Social Action

The History of Social Action

Excerpts from Our Cause Speeds On and The Crescent 1949 (35th Anniversary Edition)

During the 20th anniversary of Sigma, the Committee on Public Policy urged that the fraternity come forth with a broadly-based program that would be addressed to the problems of the great masses of the Negro people. This new departure, in large measure, grew out of the experiences of the New York group. These men from Manhattan brought with them a new idea, SOCIAL ACTION.

Phi Beta Sigma has from its very beginning concerned itself with improving the general well-being of minority groups. In 1934, a well-defined program of Social Action was formulated and put into action. Bro. Elmo M. Anderson, then president of Epsilon Sigma Chapter (New York) formulated this program calling for the reconstruction of social order. It was a tremendous success. It fit in with the social thinking of the American public in those New Deal years.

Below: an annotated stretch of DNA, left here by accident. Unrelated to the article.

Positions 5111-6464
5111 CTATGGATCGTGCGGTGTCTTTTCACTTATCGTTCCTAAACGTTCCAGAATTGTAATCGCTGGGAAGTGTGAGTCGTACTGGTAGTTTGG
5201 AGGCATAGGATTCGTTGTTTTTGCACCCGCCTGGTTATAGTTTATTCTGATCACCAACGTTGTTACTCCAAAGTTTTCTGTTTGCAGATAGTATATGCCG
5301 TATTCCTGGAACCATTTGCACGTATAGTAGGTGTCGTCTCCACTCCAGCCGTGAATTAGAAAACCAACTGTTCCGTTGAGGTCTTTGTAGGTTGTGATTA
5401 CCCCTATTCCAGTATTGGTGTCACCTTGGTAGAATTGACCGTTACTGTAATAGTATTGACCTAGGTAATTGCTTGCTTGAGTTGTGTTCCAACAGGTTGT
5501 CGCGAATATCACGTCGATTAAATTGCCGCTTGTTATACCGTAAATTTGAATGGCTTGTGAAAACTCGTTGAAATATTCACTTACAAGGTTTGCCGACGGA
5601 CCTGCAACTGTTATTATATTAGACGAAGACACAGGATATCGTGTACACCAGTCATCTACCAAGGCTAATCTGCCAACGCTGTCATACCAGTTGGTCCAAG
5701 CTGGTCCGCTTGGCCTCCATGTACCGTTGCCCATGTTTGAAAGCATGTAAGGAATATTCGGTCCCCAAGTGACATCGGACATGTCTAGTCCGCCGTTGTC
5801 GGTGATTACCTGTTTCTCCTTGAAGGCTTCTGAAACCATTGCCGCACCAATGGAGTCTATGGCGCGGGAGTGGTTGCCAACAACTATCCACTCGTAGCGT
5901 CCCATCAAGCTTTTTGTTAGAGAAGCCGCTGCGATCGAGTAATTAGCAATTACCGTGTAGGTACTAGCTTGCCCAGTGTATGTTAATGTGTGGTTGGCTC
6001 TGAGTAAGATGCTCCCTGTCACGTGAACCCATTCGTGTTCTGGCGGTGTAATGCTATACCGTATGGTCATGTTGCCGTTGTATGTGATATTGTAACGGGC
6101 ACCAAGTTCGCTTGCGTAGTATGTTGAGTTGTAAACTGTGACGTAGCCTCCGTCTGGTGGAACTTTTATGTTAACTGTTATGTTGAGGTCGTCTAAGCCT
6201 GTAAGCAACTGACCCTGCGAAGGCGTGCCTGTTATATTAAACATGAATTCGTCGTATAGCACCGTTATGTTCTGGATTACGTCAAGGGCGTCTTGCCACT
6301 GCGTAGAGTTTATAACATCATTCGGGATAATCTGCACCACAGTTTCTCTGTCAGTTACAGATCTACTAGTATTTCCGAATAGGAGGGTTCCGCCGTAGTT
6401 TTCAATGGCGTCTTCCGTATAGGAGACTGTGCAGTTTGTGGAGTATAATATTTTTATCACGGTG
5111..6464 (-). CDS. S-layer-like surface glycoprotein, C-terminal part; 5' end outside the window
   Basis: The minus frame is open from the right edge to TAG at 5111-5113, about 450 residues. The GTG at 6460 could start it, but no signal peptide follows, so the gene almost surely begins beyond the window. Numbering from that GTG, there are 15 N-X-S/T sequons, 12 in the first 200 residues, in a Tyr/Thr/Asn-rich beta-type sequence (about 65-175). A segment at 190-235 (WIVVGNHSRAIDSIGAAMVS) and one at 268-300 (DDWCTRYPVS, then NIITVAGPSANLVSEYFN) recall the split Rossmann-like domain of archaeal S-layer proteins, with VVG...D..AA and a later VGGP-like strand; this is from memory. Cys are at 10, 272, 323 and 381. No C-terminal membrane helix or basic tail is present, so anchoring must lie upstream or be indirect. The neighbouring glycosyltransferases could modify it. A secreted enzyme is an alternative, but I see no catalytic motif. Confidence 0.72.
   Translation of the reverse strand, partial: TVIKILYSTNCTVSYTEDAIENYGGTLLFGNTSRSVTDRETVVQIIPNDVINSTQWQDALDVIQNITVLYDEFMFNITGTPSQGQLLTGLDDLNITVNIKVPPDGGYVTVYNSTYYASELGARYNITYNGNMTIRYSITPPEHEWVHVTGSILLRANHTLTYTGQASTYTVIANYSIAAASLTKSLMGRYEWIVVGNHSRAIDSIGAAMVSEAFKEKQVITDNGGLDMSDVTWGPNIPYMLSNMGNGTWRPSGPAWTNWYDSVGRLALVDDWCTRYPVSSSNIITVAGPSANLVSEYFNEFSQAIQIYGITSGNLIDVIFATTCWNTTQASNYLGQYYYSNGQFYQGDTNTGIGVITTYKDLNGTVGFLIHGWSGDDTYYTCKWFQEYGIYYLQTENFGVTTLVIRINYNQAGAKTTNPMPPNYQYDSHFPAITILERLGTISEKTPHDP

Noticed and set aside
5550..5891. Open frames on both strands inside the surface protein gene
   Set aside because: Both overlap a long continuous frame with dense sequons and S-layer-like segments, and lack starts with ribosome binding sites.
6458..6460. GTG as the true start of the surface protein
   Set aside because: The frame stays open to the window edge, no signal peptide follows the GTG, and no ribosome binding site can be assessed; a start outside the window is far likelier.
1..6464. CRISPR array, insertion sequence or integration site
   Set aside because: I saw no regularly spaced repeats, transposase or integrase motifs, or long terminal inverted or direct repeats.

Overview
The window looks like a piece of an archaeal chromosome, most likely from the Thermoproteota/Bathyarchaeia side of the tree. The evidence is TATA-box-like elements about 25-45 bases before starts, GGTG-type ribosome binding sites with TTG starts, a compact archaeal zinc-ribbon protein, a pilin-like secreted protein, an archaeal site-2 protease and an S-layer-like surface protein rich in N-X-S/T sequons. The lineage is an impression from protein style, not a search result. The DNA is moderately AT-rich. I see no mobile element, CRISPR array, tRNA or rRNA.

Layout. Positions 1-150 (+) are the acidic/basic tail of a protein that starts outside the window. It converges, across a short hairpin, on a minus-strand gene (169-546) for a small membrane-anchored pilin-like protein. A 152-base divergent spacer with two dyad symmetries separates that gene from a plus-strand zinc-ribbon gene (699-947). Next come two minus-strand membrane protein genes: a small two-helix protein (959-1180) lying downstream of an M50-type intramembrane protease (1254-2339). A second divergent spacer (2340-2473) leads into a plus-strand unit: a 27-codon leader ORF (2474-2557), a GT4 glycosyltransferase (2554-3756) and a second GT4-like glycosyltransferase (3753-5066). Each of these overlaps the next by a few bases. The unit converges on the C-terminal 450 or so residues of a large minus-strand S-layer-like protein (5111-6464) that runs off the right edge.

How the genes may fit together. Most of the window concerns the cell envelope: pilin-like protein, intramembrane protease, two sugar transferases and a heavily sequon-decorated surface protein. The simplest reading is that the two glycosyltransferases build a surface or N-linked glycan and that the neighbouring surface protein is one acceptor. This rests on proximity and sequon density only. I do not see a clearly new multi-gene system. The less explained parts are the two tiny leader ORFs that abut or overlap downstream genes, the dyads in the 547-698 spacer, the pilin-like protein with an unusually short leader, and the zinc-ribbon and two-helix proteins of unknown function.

In the winter of 1934 Brother Elmo Anderson, James W. Johnson, Emmett May and Bob Jiggets came down to the Conclave in Washington, DC and presented their Social Action proposition, and just the birth of Social Action as a National Program.

A. Phillip Randolph

Bro. A. Philip Randolph meeting with President LBJ.
Bro. Randolph was the Architect of the March on Washington on August 28, 1963
**In addition, Bro. Anderson is known in Sigma as “The Father of Social Action”.

1997/1998 National Social Action Award Winners Bro. Jonathan A. Mason-Regional Social Action Program Director of the Year


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